That part of the kiln forming the outer walls and chimney are, for the purpose of this paper, termed the superstructure. Archaeological evidence for these features is very scarce. There are no known surviving superstructures of kilns built before the nineteenth century. This need not mean, however, that none have survived, as kilns were frequently built into or against other structures. It is probable that fragmentary superstructures are still present, either hidden from view or unrecognised, within existing buildings. Examples of this phenomenon can be seen at Lewes and Broseley.
Further details of nineteenth century kiln superstructures can be gleaned from contemporary planning applications. The Public Health Act of 1848 dealt with the construction of buildings from a public health viewpoint paying particular attention to drainage and sewers. As result of this, plans were to be submitted to local authorities before construction or alteration could take place. These records are a largely untapped source of information concerning premises occupied by tobacco pipe makers. As with many records they are often incomplete or difficult to use. Filing is usually under a street index. The name of the applicant may be that of the pipe maker but more likely that of an agent or architect. In the period covered by this source it is fortunate that there are other means of identifying the sites occupied by pipe makers for it is the site address which provides the key.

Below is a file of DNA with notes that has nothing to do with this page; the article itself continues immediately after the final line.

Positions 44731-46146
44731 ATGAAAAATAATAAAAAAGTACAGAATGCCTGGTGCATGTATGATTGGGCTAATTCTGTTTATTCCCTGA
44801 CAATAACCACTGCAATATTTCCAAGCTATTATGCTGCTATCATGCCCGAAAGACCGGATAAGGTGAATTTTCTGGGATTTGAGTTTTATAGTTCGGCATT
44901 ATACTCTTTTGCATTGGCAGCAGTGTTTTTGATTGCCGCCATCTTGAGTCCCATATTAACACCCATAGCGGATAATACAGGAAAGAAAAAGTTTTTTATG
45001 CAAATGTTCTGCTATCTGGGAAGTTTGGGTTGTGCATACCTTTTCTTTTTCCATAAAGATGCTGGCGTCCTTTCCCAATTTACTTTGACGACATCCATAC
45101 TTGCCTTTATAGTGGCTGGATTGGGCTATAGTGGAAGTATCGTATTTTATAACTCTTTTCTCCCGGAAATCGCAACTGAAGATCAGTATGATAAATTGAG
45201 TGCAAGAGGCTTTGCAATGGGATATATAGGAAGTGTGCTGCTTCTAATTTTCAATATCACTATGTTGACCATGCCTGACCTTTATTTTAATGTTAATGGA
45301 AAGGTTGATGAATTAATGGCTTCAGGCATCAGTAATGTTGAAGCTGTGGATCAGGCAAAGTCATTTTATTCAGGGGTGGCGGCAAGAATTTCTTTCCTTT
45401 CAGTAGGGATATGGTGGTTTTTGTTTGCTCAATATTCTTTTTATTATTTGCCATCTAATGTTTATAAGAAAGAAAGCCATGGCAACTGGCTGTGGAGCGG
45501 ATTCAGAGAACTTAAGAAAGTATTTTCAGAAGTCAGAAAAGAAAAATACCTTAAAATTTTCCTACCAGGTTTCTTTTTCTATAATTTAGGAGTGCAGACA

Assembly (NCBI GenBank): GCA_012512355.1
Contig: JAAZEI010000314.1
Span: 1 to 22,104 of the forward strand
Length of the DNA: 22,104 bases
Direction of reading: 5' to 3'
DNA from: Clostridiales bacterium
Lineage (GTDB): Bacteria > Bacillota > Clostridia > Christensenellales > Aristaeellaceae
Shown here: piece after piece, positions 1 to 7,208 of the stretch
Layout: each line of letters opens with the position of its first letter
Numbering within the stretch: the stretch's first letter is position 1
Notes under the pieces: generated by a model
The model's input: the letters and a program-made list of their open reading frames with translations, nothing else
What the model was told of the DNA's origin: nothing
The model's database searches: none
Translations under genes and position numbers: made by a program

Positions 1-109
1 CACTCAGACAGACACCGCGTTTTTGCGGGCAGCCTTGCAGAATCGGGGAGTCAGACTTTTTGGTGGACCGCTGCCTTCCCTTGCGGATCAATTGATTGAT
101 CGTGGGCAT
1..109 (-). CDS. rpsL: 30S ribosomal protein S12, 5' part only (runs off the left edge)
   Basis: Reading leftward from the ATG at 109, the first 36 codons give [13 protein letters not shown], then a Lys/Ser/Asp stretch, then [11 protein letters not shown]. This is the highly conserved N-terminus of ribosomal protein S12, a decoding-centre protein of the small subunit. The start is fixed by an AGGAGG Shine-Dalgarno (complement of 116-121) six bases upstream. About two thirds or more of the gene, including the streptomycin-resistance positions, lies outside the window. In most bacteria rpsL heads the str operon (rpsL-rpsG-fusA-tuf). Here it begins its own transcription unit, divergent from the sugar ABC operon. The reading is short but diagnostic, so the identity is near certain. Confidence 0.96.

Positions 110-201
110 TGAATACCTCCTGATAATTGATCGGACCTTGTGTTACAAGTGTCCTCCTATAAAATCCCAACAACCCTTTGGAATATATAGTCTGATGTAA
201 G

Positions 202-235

If by rare chance an application was made and if the plans are still on file, the rewards in terms of constructional detail and factory layout can be substantial. Three surviving plans for the construction of new premises complete with kilns have so far been located, from Stamford, Nottingham and Newcastle upon Tyne. Although a further record of an application for the construction of a new kiln is known, from Gloucester, unfortunately the plans have been lost.
Photographic material and topograpic prints provide further details of kiln superstructures. These photographs might have been taken while the kiln was still in use, alternatively as a record of an historic industry. Photographs are known of pipe kilns at Rainford, Pontefract, Leeds, Kirkstall, Belfast, Nantgawr and Leith, whilst topographic prints are known from Canterbury.
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Last updated: Wed Oct 9 1996